However, during the past two years, COVID-19 highlighted and accelerated two trends which, together, are bringing to light a third element of the digital divide: those who lack sufficient digital skills to fully participate in today’s digital society.
- First, COVID accelerated the previously existing trends toward remote work, online learning/digital content, telehealth, online banking, etc; and
- COVID magnified the recognition of the digital skills gap—in schools, workplaces and especially under-served populations.
As a result, it is becoming more widely accepted that efforts to close the digital divide must include not only improving access to devices and broadband access, but also ensuring that target populations gain the digital skills to effectively participate in the digital world.
A study published by the National Skills Coalition indicated that 1 in 3 workers (aged 16-64) lack foundational digital skills. And the gap is projected to only increase: World Economic Forum estimated that, over a five year period, 85 million jobs worldwide would be eliminated due to the rise of artificial intelligence and automation. These jobs tend to be low-skill jobs such as data entry specialists, bookkeepers, secretaries and administrative assistants, and stock-keeping clerks. Meanwhile, the same report predicts that over the same period, 97 million new jobs will be created, in fields such as data analysis, machine learning, digital marketing and process automation.
Additionally, Salesforce recently published a Digital Skills Index, based on survey results of 23,000+ workers across 19 countries. Some key findings:
- A majority of workers say they lack the digital skills to prepare them for the future
- Workers scored an average of 33 points out of 100 on the Digital Skills Readiness Index
- Nearly 3 out of 4 respondents say they aren’t equipped with the resources needed to learn the digital skills they need to succeed in the current and future workplace
- Only 31% of Gen Z respondents (the first truly digital native generation) feel “very equipped” for a digital-first job right now. A low percentage of Gen Z workers believe they have “advanced” digital skills in areas like coding (20%), data encryption and cybersecurity (18%) and AI (7%)
- For Baby Boomers, only 17% believe they are “very equipped” for digital-first employment.
A recent RAND report highlights that the digital skills gap comes with high economic cost: 14 G20 countries could miss out on an estimated $11.5 trillion cumulative GPD growth if the digital skills gap isn’t addressed.
The good news is that corporations, foundations and governments (federal, state and local) are recognizing the imperative for ensuring our population has the necessary resources—and skills—to participate in the increasingly digital world. We are seeing many recent examples of this commitment to addressing the digital skills gap, not the least of which is $2.8 billion in federal funds to the Digital Equity Act. We at Learning.com are fortunate to be able to work with many partners in this area.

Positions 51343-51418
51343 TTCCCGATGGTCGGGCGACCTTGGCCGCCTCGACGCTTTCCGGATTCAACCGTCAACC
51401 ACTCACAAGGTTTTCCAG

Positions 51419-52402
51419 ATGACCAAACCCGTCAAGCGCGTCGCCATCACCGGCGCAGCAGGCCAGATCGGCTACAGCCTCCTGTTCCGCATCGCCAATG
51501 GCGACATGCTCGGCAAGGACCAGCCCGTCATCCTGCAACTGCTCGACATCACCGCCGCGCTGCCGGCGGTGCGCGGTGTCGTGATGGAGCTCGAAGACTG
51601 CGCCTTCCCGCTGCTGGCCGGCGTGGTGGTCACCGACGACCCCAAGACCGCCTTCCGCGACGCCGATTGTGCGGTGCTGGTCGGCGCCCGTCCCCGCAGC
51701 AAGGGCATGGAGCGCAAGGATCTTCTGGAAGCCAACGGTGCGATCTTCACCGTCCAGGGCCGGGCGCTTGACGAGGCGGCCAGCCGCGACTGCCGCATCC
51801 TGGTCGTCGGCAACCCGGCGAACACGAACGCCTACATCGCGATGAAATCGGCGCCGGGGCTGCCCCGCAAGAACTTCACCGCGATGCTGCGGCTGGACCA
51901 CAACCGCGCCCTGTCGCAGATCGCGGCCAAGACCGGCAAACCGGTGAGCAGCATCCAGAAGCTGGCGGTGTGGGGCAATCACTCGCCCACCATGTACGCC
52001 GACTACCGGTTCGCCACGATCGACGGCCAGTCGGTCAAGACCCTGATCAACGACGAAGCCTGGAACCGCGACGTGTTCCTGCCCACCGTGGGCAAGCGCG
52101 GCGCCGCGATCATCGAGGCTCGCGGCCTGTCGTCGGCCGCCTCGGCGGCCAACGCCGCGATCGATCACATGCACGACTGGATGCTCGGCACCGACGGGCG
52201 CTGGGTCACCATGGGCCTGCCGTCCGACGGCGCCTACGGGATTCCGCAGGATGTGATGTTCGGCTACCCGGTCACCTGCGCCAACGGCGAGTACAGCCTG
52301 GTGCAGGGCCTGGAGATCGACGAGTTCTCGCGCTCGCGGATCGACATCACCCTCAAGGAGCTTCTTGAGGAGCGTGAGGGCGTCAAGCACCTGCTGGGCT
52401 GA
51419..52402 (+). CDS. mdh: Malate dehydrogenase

For 20 years, Learning.com has worked with school districts and states around the nation to provide digital skills education to K-12 students. Our digital curriculum spans computer fundamentals and keyboarding, which are essential in nearly every facet of school and work now, to more advanced skills like data analysis and coding, that can lead directly into digital-first careers. We know that ensuring that students from all kinds of districts – rural and urban, large and small – get an early start on developing these essential skills, means they will gain access to full participation in the digital economy. And we’re looking forward to working together with others to close the current digital divide once and for all.
Keith Oelrich joined Learning.com as CEO in 2012. A pioneer in the K-12 online education market since 2000, Keith has served as CEO of several companies which have collectively provided K-12 online education programs to thousands of districts, tens of thousands of schools and millions of students and their families.
Implementing a Successful Digital Literacy Plan
Digital literacy encompasses a range of skills that transform the ways in which students learn, collaborate and digest information. These digital...
Helping Teachers With Compassion Fatigue
People typically become teachers because they love children and have a passion for educating and helping others. The problem is sometimes teachers...
Examples of Digital Literacy in Education
Digital literacy is having the skills to effectively use technology and to do so safely and responsibly. “Digital” refers to technology, ranging...
Arlington ISD Renews Focus on Digital Skills for Future-Ready Students
Situated between Fort Worth and Dallas, Texas, Arlington Independent School District serves 56,000 K-12 students, and has offered Learning.com's...
The Importance of Digital Citizenship in Education
In 2019, 95% percent of 3- to 18-year-olds were reported to have home internet access, according to the American Community Survey (ACS). In a...
Join Us in Thanking Teachers This Week
This week is National Teacher Appreciation Week, an important time to recognize the invaluable contributions of teachers in our lives. From early...
Tips for Teachers and Parents to Prepare Students to be Safe Online This Summer
Being a good citizen in the digital world is just as important as being one in the physical world. Digital citizenship means being respectful and...
The Changing Role from Librarian to Digital Media Specialists
What comes to mind when you think of a school librarian? Books? Circle time? Quietly selecting literature to read at a table? That may be what we...
Algorithmic Thinking: A Critical Skill for Today’s Students
For many people, “algorithmic thinking” conjures visions of a Good Will Hunting whiteboard with extensive equations and symbols long forgotten in...